31 July 2018

Wang Fanzhi: 2 Untitled 4-Character Quatrains王梵志: 無題四言絕句 两首

Today, I am re-posting 2 of Wang Fanzhi's 4 untitled 4-character quatrains.  These are so beautiful and so different in style to Wang's other poems that they may well have been attributed to him.  I have no wish to venture into any such research.  I will simply indulge myself in his tranquil, unworldly state of mind and state of being. Here are the 2 poems:-

A:  Wang Fanzhi (592? - 670?): Untitled 4-Character Quatrain, 2 of 4 (Worldly matters, we worry, weary)

Worldly matters, we worry, weary;
Up in the mountains, we’d better be.
Green pines for shade, to filter the sun;
Blue streams, as ever, flow free and easy.

Translated by Andrew W.F. Wong (Huang Hongfa)    譯者黃宏發
16th April 2015 (revised 17.4.15; 18.4.15)

Translated from the original – 

王梵志無題四言絕句 4 其2 (世事悠悠)


B:  Wang Fanzhi (592?-670?): Untitled Four-Character Quatrain, 3 of 4 (The mountain clouds, by night, my curtain)

The mountain clouds, by night, my curtain, 
Hooked to the crescent moon, a-spread.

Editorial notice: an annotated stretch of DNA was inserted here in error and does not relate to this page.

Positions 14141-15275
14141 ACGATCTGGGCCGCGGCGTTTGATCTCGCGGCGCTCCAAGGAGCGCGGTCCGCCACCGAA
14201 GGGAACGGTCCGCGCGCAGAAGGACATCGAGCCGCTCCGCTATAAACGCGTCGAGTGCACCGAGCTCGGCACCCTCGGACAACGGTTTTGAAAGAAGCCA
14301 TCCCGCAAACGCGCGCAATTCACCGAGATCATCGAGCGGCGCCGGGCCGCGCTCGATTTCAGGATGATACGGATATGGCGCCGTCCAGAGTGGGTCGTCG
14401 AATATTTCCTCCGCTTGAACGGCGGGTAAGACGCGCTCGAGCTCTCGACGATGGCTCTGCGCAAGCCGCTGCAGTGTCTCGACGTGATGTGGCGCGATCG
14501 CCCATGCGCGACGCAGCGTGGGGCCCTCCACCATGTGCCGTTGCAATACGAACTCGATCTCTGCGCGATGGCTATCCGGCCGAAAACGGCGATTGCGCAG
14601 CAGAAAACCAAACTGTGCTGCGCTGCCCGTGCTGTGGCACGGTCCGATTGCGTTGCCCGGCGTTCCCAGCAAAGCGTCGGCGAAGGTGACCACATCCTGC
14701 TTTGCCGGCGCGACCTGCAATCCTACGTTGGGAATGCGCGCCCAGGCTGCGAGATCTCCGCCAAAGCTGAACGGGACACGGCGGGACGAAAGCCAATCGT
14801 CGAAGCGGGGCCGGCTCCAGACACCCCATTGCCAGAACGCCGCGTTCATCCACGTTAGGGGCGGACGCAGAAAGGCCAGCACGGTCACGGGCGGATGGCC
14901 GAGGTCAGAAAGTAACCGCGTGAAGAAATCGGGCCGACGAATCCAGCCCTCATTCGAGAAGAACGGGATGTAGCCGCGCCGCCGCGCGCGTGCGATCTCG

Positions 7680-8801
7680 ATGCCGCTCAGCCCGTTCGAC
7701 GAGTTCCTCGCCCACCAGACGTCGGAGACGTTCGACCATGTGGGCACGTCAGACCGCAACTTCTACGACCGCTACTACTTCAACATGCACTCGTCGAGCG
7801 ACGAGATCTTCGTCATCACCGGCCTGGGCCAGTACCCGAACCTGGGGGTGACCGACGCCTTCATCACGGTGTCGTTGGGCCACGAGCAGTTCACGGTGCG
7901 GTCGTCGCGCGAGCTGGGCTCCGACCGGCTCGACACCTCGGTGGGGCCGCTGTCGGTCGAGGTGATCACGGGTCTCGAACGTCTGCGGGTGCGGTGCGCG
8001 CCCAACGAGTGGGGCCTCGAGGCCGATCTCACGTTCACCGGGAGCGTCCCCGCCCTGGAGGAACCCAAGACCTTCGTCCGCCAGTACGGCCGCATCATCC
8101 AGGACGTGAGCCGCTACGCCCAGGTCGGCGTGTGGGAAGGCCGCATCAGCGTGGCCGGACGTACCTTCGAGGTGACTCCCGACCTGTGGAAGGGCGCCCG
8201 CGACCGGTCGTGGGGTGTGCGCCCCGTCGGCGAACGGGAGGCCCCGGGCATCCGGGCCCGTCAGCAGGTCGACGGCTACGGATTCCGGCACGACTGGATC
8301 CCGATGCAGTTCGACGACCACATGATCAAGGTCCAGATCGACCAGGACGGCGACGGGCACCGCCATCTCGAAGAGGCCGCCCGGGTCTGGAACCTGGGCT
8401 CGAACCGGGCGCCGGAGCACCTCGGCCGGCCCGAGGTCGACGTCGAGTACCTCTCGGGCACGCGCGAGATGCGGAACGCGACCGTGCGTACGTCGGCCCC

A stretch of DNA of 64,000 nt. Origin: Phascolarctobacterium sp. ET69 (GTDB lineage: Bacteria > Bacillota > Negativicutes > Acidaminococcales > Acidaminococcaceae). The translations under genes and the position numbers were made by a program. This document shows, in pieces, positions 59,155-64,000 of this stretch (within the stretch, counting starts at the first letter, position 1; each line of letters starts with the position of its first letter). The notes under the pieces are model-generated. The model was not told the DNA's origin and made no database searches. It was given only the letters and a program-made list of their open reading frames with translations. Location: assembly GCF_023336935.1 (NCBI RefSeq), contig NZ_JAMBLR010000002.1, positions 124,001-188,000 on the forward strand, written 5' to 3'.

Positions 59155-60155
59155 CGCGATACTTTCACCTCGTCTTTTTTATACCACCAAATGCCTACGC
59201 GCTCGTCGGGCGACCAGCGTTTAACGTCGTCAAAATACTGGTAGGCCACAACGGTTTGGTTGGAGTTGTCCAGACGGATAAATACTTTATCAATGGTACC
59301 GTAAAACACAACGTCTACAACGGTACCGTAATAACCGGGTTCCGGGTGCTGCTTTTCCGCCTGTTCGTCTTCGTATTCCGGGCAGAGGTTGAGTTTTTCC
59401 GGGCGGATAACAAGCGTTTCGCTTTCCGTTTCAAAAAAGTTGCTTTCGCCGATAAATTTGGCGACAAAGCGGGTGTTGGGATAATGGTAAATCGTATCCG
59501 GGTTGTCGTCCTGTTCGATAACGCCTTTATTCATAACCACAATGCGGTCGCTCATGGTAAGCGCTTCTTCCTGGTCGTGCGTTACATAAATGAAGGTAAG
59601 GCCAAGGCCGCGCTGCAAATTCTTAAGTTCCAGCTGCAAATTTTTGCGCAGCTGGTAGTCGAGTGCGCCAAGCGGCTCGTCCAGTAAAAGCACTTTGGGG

I lie, I sleep 'neath vines and climbers,
With a slab of stone to pillow my head.

Translated by Andrew W.F. Wong (Huang Hongfa)
18 April 2015 (revised 30.11.15)

Translated from the original – 

王梵志無題四言絕句 4 其3 (山雲當幕)


22 July 2018

張祜 Zhang Hu: 宮詞/何滿子 Palace Plaint/The Song Hemanzi

I apologize for the delay in doing my July posts as I had been cruising Alaska and touring Seattle with my whole family.  Today, I am posting "The Song Hemanzi" by the late Tang poet Zhang Hu.  Here is my rendition of it:-

Zhang Hu (? -859?): Palace Plaint/The Song Hemanzi

1   Far from my home three thousand miles away;
2   Deep in the palace, twenty years in-waiting.
3   The sad song Hemanzi, O once its singing begins,         
4   Before my lord, my two eyes in tears unabating.

Translated by Andrew W.F. Wong (Huang Hongfa)     譯者: 黃宏發
20th March 2017 (revised 21.3.17; 23.3.17; 24.3.17; 28.3.17; 30.3.17)
Translated from the original – 張祜: 宮詞/何滿子

1   故國三千里
2   深宮二十年
3   一聲何滿子
4   雙淚落君前


*Form, Metre and Rhyme:  The original is a 5-character quatrain.  This English rendition is in pentameter (5 beats or feet) while the original is in 5-syllable lines.  The rhyme scheme is XAXA as in the original. Although the original poem can be read as either (a) the poet speaking (narrating the plaint of a lady) or (b) the lady speaking (making her own plaint), this English rendition is in the first person with the lady as the speaker, hence, “my (instead of her) home” in line 1 and “my (instead of her) lord” in line 4.